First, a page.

Dr. David L. Wright


The focus of my research and extension program has been on real world problems faced by the agricultural industry.  Our projects have a strong interdisciplinary perspective and incorporate systems level strategies and objectives to develop viable farm production systems that enhance economics, sustainability, environmental services, and mitigate risks for the operation.  Key areas of creative work include: Development of conservation farming systems that integrate perennial grasses/livestock into row crop rotations to enhance soil health, reduce inputs by use of recycled nutrients and utilization of N from legumes and enhancing rooting.  Adoption of the sod based rotation in both small plot and farm scale projects has shown the following key findings

1) Enhanced soil and water quality by increasing organic matter content .1 % per year which has resulted in almost 1 % increase over an eight year period making a significant impact on water and nutrient holding capacity.  This has reduced irrigation needs by 50-70% and resulted in crops being grown more cheaply. 

2) Increased water holding capacity by increasing organic matter content and creating an environment conducive to increased earthworm populations and better soil tilth.   These earthworm holes and bahiagrass root channels allow more water infiltration deeper into the soil profile resulting in more subsoil moisture that can be utilized by crops as well as channels for the following crop to follow. 

3) Reduced pesticide use (more than 50%) from having half the system in a perennial grass.  We found that perennial grasses reduce plant diseases and nematode levels in the soil to levels not requiring treatment or reduced treatment levels. 

4) Increased yield as a result of larger root systems and peanut yield being as much as 50% higher as compared to conventional rotations. 

5) Reduced risks since half the farm is out of “cash” crops and perennial grasses can withstand drought, hurricanes, and various other stresses better than annual row crops, therefore, less money is risked each year.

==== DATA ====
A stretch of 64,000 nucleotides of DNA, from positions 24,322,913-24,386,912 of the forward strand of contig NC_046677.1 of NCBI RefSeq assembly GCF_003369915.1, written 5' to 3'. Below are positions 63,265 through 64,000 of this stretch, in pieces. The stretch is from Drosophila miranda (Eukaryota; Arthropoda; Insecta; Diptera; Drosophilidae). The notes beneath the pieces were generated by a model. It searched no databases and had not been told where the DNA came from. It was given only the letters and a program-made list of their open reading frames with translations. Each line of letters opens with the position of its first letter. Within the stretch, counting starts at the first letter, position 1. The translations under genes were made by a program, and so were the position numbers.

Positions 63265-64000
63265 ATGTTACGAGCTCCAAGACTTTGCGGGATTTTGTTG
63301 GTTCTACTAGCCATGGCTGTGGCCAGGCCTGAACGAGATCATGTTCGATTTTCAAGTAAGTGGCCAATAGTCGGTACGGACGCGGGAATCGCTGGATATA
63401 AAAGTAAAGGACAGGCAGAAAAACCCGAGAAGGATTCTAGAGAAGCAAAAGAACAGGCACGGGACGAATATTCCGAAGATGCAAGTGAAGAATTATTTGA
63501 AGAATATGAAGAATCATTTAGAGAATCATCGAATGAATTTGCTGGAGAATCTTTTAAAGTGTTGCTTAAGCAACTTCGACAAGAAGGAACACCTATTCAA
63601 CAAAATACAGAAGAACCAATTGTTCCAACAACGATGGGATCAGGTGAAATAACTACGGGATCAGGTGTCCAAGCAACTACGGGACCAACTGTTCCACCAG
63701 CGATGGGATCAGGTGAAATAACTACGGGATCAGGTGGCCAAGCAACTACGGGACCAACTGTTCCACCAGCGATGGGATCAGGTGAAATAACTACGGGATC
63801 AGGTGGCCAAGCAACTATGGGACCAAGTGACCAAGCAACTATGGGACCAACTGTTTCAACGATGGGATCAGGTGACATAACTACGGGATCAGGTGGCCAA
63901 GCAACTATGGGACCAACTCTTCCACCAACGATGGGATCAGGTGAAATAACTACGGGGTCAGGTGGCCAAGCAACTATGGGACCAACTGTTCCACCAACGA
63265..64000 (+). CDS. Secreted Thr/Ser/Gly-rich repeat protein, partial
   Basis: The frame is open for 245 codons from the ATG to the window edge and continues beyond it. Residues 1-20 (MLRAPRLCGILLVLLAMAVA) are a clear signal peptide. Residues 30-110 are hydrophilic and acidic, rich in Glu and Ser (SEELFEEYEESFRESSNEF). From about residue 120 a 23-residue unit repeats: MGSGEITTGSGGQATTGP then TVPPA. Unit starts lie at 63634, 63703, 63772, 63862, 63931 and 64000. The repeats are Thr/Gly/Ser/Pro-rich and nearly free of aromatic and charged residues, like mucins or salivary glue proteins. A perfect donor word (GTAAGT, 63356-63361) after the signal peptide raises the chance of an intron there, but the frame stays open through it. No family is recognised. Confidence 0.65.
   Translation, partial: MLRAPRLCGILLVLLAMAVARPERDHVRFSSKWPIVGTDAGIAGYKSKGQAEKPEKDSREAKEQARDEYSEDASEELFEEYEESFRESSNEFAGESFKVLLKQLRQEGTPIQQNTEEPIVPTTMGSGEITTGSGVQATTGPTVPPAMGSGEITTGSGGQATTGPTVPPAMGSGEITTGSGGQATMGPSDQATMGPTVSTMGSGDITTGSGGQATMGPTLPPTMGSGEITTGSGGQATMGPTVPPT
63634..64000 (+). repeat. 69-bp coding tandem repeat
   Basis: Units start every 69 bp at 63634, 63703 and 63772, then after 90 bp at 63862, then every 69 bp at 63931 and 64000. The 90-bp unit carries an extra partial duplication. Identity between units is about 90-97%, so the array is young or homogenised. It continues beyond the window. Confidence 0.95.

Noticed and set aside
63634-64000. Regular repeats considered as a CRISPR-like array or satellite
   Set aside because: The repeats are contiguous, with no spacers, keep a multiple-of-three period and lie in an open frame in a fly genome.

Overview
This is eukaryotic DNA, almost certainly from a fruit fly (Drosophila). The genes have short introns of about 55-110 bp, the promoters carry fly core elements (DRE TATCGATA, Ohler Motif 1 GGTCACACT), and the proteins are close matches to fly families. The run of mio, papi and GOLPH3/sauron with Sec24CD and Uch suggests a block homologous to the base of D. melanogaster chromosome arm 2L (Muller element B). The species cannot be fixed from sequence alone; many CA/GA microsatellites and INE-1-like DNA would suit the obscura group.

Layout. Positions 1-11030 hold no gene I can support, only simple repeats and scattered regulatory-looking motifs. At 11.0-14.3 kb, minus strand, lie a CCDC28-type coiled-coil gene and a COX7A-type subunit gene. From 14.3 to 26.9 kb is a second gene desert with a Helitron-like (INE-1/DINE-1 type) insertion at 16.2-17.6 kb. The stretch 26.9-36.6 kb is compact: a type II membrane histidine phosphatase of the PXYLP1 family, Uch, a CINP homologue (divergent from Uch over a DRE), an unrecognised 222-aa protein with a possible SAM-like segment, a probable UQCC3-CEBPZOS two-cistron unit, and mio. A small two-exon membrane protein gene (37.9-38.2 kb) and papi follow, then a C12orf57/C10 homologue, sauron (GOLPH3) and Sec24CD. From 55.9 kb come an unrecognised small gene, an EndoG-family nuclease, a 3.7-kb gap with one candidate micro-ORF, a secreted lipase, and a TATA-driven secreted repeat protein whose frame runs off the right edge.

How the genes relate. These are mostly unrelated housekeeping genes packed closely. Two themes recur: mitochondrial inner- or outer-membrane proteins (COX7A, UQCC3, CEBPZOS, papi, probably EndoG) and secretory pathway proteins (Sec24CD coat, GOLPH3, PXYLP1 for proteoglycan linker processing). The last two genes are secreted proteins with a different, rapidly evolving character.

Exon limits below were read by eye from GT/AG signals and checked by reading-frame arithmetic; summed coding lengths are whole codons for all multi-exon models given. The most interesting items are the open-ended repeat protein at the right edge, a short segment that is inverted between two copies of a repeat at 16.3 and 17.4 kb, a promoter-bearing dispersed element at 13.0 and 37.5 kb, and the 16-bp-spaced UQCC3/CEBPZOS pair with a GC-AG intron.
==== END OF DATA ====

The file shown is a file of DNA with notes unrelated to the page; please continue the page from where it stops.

6) Reduced N and K fertilizer inputs of 50% or more due to nutrients being recycled in manure and yields of cotton being improved by 200 lbs/A lint after grazing due to enhanced rooting as compared to cover crops alone. 

7) Enhanced microbial populations with both cover crops and grazing during winter months along with indicator enzymes for C, N, P, and S cycling being enhanced indicating a healthier soil. 

8) Improved farm income by 2 to 7 fold.  With increased yield of row crops after perennial grasses as well as increased forage yields of small grains grown during winter months more profit is realized. 

Management strategies for the conservation farming systems have been developed that is utilized in the conservation cropping system.  The technology developed has been promoted through on farm demonstrations, short courses, county meetings, on line publications, scientific journals, extension fact sheets and other media presentations.  Key findings developed used in the system include: 

1) Conversion from tillage to conservation tillage with direct savings of $7-89/A in fuel and labor costs with at least $50/A enhancement in environmental services (less soil erosion, etc.) which amounts to an advantage of more than $.5 bil. to SE U.S. growers alone each year. 

2) Deep tillage on Coastal Plain soils prior to planting small grain resulting in an increased yields of 12 bu/A making an economic impact of $100 mil. more income for SE growers. 

3) Irrigation and nutrient management scheduling on corn resulting in 50 bu/A yield increase for SE growers or $20 mil. more income for Florida growers and $400 mil. more for SE Growers.

4) Developing management for control of hardlock in cotton which is a severe Florida problem due to humid conditions near the coast.  The management with fungicides and insecticides has resulted in doubling of yields by many growers but a consistent 200-300 lbs/A lint yield increase on average for Florida growers adding $20-30 mil. to the economy of Florida growers yearly.

5) Asian soybean rust was found in the U.S. in the Fall of 2004 with the potential of costing U.S. soybean growers $3-4 bil. a year in fungicide and application costs.  Over 50 man years of research was done at our location to find that would control the disease including resistant germplasm.  More than 2/3rds of the scientific papers written are from our location.  Sentinel plots saved U.S. growers $299 mil. the first year in pesticide costs.  

6) New research is looking at carinata as a “drop-in” fuel as a winter crop that can be used in conservation cropping systems.

Professor - Integrated Row Crop/Livestock Conservation Cropping Systems Management